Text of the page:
Shepherd Hotel demolition 311.
(photo credit: Marc Israel Sellem)
Demolition work resumed at the Shepherd Hotel on Wednesday, after an Interior Ministry Appeals Committee dismissed a halt work injunction that had been in place since Sunday.
RELATED:Injunction issued against Shepherd Hotel projectShepherd Hotel project funder is key Ros-Lehtinen donor
The Shepherd Hotel, located in the Sheikh Jarrah neighborhood of east Jerusalem, was built in the 1930s by Haj Amin al-Husseini.
It was purchased in 1985 by Jewish businessman Irving Moskowitz, who also bankrolls other Jewish housing complexes in predominantly Arab neighborhoods.
He plans to build 20 apartments in the complex for observant Jewish families.
World leaders sharply criticized the demolition, which started on January 9, with Hillary Clinton calling it a “disturbing development [that] undermines peace efforts to achieve the twostate solution.”
Sunday’s appeal and stop work injunction was filed by the Muslim Committee, a new NGO dedicated to preserving Muslim sites in Israel.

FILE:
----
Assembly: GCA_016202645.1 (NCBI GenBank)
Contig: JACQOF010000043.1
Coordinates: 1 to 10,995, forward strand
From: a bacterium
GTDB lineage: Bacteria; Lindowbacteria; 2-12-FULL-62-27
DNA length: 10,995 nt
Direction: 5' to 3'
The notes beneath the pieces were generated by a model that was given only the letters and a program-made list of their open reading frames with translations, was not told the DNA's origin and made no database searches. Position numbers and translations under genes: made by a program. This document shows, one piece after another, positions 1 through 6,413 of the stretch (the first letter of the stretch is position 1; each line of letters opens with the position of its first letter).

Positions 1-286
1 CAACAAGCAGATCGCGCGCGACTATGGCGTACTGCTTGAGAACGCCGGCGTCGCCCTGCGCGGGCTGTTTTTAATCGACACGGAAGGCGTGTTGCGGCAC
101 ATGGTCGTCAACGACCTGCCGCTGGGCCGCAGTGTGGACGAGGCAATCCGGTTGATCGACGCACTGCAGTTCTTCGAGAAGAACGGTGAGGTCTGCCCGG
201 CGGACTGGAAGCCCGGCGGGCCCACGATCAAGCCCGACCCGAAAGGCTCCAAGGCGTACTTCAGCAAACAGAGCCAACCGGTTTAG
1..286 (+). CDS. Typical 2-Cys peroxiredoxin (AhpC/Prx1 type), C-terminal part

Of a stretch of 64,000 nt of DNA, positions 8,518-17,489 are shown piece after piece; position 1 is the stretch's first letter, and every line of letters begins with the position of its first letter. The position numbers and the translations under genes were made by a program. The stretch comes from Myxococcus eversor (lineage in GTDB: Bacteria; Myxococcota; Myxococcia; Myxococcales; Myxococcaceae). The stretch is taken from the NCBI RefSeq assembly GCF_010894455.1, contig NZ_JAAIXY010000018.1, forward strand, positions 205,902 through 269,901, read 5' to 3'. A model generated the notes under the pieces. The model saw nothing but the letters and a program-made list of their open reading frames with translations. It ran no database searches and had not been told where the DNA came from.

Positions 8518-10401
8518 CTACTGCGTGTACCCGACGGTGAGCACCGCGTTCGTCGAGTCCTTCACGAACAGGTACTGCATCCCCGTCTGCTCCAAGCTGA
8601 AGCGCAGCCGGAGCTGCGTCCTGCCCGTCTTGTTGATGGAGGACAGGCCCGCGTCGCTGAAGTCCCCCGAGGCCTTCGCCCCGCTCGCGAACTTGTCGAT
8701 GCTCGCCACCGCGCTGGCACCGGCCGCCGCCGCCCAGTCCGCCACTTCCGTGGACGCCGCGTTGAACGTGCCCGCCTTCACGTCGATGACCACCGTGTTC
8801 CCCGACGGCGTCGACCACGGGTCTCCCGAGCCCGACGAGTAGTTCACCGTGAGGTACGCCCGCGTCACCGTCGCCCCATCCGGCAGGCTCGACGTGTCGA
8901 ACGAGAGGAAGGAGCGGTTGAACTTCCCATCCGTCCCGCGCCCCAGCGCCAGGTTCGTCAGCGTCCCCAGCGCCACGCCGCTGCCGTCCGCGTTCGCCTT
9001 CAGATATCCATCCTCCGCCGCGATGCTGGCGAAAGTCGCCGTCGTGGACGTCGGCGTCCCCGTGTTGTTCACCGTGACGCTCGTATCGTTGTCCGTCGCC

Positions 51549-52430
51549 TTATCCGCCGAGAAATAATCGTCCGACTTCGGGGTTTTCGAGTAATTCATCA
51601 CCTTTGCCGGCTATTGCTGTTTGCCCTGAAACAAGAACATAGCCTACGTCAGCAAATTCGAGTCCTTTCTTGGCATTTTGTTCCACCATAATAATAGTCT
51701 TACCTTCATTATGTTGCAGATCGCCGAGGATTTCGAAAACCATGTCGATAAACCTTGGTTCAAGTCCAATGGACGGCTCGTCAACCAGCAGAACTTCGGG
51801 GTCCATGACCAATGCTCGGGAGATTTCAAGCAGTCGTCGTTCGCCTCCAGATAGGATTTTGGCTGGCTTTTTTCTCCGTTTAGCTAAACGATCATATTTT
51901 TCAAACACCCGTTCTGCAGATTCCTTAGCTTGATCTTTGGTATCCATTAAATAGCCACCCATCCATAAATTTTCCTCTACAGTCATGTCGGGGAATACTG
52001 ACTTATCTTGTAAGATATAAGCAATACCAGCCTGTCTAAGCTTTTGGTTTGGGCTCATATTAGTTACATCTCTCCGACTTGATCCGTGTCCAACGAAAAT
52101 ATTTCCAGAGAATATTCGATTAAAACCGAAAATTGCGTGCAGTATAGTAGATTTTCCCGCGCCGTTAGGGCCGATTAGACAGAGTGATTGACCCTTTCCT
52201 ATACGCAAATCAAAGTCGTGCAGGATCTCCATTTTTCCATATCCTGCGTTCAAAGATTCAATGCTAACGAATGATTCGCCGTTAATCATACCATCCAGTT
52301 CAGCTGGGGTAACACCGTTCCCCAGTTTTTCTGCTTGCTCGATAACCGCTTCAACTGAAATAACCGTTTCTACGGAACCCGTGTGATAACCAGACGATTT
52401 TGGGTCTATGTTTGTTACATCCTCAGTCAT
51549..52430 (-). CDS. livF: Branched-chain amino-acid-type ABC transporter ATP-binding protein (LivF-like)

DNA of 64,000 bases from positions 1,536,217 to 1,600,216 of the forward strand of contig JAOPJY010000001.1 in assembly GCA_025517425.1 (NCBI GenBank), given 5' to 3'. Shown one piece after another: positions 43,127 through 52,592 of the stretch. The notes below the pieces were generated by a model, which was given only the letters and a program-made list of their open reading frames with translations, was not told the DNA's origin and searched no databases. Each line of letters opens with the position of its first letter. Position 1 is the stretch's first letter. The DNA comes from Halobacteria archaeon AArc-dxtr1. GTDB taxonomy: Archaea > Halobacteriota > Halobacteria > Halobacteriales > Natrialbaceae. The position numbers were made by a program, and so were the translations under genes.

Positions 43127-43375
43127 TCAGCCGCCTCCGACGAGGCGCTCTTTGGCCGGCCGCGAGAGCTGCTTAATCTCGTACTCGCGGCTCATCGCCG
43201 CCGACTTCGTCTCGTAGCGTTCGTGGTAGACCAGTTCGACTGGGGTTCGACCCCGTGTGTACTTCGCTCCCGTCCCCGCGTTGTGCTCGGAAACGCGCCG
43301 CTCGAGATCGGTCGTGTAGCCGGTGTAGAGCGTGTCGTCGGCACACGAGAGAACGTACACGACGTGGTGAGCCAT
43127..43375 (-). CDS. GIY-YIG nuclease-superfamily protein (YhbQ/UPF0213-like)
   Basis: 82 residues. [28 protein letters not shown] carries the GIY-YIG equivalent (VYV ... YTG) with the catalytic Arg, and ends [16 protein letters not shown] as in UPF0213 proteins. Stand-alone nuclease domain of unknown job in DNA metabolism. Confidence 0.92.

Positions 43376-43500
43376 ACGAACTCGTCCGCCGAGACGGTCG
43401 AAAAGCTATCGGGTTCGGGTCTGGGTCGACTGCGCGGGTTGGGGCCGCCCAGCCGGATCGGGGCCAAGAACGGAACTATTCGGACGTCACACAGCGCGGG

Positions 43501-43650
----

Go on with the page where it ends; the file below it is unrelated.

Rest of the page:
Kais Nasser, the attorney for the Muslim Committee, told The Jerusalem Post that the Shepherd Hotel demolition is “both illegal, and an act of political revenge.”
Nasser had hoped to convince the committee that the work was a threat to the historical nature of the site and therefore illegal.
The Jerusalem municipality has already stipulated in the building permit that the plan must preserve part of the building due to its historical significance. About one-third of the building was left standing.
“Everything is above board and clear, unfortunately, you can use and abuse the system,” said Ateret Cohanim executive director Daniel Luria, who dismissed the injunction as “absurd.”
Ateret Cohanim supports Jewish families living in some of Moskowitz’s other housing projects in the Old City, but does not represent Moskowitz or the Shepherd Hotel project.
Most of the heavy demolition has already been completed at the site, and workers are now concentrating on preserving the part of the building that will remain.
This part of the building was constructed as Husseini’s personal living quarters, though he never lived in the structure.
He was deported by the British in 1937, and had close ties with Hitler and the Nazis.
Plans for the site include an initiative to turn his apartment into a synagogue for ideological reasons.